In Memorium: Teresa Scalzo

On May 23rd we lost our dear friend, Teresa. An aggressive cancer took her far too soon, and we are left with a mountain of grief. There have been many tributes to T on Facebook, in blog posts, and in her hometown newspaper. All of them eloquently describe her professional legacy and recount her sunny and generous nature. I’ll forgo addressing both of those areas since they’ve been beautifully detailed, and instead tell you about something entirely different. I’ll tell you about T’s last year, and subsequently, about mine.

T was handed a lousy diagnosis last July. I had a ringside seat for it all. As the clinician in our merry band, I attended the vast majority of her medical appointments and ED visits with her. I was there as she was handed bad news on top of more bad news. I watched as science utterly failed her; as her body turned against her. She never caught a break. And yet, she kept working, and she kept planning her future. One night, during an emergency department visit early in her disease, I was sitting at her side in a darkened bay. It had been quiet for a bit, I thought she was asleep, and then she said to me—“You know I am not afraid to die. But I just have so much still to do.”

A person’s truest nature reveals itself in the face of adversity. I witnessed it with T, who never once felt sorry for herself. Never turned away from her faith. Never stopped worrying about how her illness was impacting those around her. Never once lost her optimism and her hope that she could beat this disease. But of course, she didn’t.

The last social gathering T was able to attend was the Seder my wife and I hosted this year. T was too sick to eat much more than a few sips of soup and part of a matzo ball, and left before we could serve the main course. But she participated in the reading of the Haggadah, sitting in a club chair by the window, smiling at us in an aqua blue dress. If we remember nothing else from that night, it is simply that for a time, T was with us, and it was good.

I wasn’t with T when she died. While I had been sitting with T and her family (along with members of our tight-knit crew) in the week leading up to her death, that morning I was in Dallas, working on a case that she had asked me to take on. I have no regrets—I am certain I was exactly where I was supposed to be. T passed away surrounded by her loving family, finally released from the unrelenting pain that had plagued her since the initial diagnosis.

Tomorrow we will say our collective goodbyes to T at her church here in Alexandria. Several hundred people are expected, and there will be tears, and laughter, and red wine, and much reminiscing about the remarkable person she was.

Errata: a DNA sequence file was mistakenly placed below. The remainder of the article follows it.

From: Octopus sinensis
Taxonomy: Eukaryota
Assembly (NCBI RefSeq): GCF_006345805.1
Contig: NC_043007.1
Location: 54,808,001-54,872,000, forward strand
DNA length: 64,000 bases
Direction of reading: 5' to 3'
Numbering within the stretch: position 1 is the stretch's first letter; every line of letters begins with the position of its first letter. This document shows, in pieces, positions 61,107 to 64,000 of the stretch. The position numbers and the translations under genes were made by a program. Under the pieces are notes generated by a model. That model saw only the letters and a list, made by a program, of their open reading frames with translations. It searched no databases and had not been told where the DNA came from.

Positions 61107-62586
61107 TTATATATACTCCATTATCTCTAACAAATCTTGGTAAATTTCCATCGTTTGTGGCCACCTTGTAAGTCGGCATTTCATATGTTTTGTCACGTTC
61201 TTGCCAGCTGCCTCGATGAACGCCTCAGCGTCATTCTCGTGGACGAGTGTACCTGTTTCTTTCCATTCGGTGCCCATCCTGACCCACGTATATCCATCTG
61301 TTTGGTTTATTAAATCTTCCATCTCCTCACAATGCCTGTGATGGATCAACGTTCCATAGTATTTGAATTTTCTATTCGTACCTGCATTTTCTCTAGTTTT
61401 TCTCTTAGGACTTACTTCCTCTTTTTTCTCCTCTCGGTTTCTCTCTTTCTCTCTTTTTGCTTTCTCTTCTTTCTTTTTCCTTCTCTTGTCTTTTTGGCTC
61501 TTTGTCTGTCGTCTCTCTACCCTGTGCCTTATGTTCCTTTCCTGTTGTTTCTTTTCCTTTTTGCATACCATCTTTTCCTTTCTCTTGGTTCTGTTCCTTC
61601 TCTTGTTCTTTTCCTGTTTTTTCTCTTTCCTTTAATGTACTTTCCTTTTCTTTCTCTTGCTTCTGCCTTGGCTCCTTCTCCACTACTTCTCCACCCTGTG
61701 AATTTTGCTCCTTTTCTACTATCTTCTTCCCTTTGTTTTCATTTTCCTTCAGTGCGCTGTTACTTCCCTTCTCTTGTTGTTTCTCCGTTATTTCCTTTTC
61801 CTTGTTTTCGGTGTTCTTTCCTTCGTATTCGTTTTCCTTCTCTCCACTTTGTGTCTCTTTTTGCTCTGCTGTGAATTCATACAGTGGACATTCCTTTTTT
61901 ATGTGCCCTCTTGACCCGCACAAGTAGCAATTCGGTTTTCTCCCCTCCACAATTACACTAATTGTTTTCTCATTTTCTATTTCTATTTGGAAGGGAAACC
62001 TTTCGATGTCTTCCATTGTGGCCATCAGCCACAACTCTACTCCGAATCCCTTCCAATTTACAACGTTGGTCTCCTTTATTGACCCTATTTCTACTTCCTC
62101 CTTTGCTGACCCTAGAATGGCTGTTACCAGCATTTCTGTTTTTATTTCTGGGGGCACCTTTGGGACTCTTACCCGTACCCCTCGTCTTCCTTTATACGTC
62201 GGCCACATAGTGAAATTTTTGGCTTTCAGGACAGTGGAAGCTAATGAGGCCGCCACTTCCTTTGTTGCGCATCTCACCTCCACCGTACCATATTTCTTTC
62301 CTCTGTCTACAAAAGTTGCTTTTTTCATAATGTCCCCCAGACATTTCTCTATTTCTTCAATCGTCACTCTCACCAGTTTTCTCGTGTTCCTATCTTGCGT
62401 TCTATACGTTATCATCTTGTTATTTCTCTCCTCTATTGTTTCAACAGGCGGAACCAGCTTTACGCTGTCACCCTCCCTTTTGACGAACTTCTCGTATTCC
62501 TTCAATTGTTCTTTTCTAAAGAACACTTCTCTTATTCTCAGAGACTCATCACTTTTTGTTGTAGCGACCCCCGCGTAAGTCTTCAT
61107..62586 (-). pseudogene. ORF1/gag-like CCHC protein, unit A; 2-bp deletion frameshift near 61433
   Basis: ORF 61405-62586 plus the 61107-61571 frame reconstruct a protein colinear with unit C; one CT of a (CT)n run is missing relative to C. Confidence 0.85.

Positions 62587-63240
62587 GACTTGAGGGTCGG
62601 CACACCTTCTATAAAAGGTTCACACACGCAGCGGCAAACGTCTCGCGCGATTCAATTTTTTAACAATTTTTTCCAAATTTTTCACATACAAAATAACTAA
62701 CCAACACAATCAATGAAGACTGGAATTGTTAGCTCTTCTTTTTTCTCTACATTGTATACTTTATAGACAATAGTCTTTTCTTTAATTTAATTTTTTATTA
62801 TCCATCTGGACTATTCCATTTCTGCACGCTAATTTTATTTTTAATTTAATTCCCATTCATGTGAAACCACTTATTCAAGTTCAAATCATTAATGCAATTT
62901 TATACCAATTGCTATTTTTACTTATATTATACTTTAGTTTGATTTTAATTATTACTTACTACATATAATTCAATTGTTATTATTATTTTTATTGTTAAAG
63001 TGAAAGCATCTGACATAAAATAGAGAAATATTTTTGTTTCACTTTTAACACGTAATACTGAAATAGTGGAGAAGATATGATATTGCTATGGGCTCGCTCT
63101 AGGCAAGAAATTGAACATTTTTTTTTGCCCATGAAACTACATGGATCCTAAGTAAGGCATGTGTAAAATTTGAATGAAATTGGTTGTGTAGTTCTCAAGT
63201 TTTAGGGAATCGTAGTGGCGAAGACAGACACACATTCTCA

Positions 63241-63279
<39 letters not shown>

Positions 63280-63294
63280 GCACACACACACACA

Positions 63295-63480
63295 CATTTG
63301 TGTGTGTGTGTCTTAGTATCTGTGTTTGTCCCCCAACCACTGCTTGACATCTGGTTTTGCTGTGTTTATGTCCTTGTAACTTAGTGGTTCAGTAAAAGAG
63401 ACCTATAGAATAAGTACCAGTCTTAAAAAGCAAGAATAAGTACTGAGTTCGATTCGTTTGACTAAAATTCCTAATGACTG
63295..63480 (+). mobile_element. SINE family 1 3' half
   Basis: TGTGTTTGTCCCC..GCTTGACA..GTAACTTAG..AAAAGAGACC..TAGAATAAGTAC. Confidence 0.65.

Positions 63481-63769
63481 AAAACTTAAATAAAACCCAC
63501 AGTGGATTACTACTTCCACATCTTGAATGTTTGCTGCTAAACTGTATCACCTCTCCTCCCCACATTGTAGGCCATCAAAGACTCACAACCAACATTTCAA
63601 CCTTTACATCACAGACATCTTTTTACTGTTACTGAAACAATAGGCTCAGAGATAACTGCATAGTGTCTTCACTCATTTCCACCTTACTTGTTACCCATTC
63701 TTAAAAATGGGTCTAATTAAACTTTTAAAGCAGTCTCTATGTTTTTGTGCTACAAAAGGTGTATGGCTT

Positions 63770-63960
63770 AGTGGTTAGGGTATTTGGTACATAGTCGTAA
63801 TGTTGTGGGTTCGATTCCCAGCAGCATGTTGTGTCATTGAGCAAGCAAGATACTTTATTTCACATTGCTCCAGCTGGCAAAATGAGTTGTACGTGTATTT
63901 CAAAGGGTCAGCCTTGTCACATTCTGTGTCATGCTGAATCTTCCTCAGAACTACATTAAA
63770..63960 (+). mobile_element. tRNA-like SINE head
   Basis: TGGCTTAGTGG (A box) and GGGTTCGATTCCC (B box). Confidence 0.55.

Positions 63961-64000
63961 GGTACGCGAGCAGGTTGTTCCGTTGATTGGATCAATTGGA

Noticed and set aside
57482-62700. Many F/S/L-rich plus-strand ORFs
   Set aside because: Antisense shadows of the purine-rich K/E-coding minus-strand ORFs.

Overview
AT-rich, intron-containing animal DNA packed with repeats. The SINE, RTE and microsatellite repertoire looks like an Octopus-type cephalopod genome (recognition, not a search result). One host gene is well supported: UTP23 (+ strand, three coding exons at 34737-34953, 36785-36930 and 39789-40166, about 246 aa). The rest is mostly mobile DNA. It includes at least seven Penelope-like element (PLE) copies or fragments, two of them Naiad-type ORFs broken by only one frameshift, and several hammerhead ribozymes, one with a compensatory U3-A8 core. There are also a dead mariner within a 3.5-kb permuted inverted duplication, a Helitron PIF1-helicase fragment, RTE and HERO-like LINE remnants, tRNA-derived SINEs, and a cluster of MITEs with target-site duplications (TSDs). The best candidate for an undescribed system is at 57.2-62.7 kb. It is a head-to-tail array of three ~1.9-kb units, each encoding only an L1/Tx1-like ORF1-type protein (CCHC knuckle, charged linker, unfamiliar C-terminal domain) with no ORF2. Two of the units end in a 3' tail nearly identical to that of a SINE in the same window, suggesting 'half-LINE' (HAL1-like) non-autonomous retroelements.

You will lose someone you can’t live without, and your heart will be badly broken, and the bad news is that you never completely get over the loss of your beloved. But this is also the good news. They live forever in your broken heart that doesn’t seal back up. And you come through. It’s like having a broken leg that never heals perfectly—that still hurts when the weather gets cold, but you learn to dance with the limp.

 -Anne Lamott

Ciao, sweet T. You left a lot of us limping along. But there is comfort in this community you built, in the work that brought us all together, and honestly, we just have so much still to do.


{Contributions to T’s memorial fund can be made here}

12 replies on “In Memorium: Teresa Scalzo”

What a wonderful friend you are. Thank you for sharing your time and experiences with Teresa with us.
Sending you,her friends and family thoughts of strength, comfort and peace.

I didn’t know Teresa, nor do I know you Jennifer. But I think I do now. It is good to know that there are such caring people in the world, who stand by each other when it is most important and even when not and who continue in spite of it all to do such good work. Ann’s poem about death is comforting and you and Terese are amazing people. May she rest in peace and may her memories bring comfort to all who knew her. Thank you x

Thank you for sharing! You have all been in my thoughts and prayers. I did not know Teresa but from the time you posted about her loss, and through other tributes, I feel that I do know her. She did a lot for victims and most of all was a great friend and inspiration. Thanks for your insight into dying and loss…such truth! And I do believe that “T” will shine through to all that she touched and trust that you all will continue that light of hope to others.

This was an amazing and touching tribute to your dear friend. I knew Teresa as a business colleague. Thank you for sharing your love .

Thanks, Jen, for creating this wonderful tribute for Teresa. While not nearly as close to her as you, I considered her a dear friend and a cherished mentor. I believe you captured T’s essence in your words. I hope we will all carry on the work that she left for us to do with as much passion, energy, compassion and vision as she inspired in us when she was able to be present with us here. I miss her. God bless her as she journeys forward, and my most sincere sympathies to her family and friends as you grieve. Miriam

You have a beautiful soul Jen, I feel like i got a chance to meet her through your words. I’m so sorry for your loss.

That poem at the end brought the tears down my face. It is comforting to get this perspective from someone in her inner circle. I knew she had one, of course… but reading these words made me feel better about how much love surrounded her. Teresa and I were band mates in middle school and junior high. She was first chair flutist. I always have admired her gusto and kindness towards others. She leaves a great legacy, and many, many friends who will always remember her with a smile.

Comments are closed.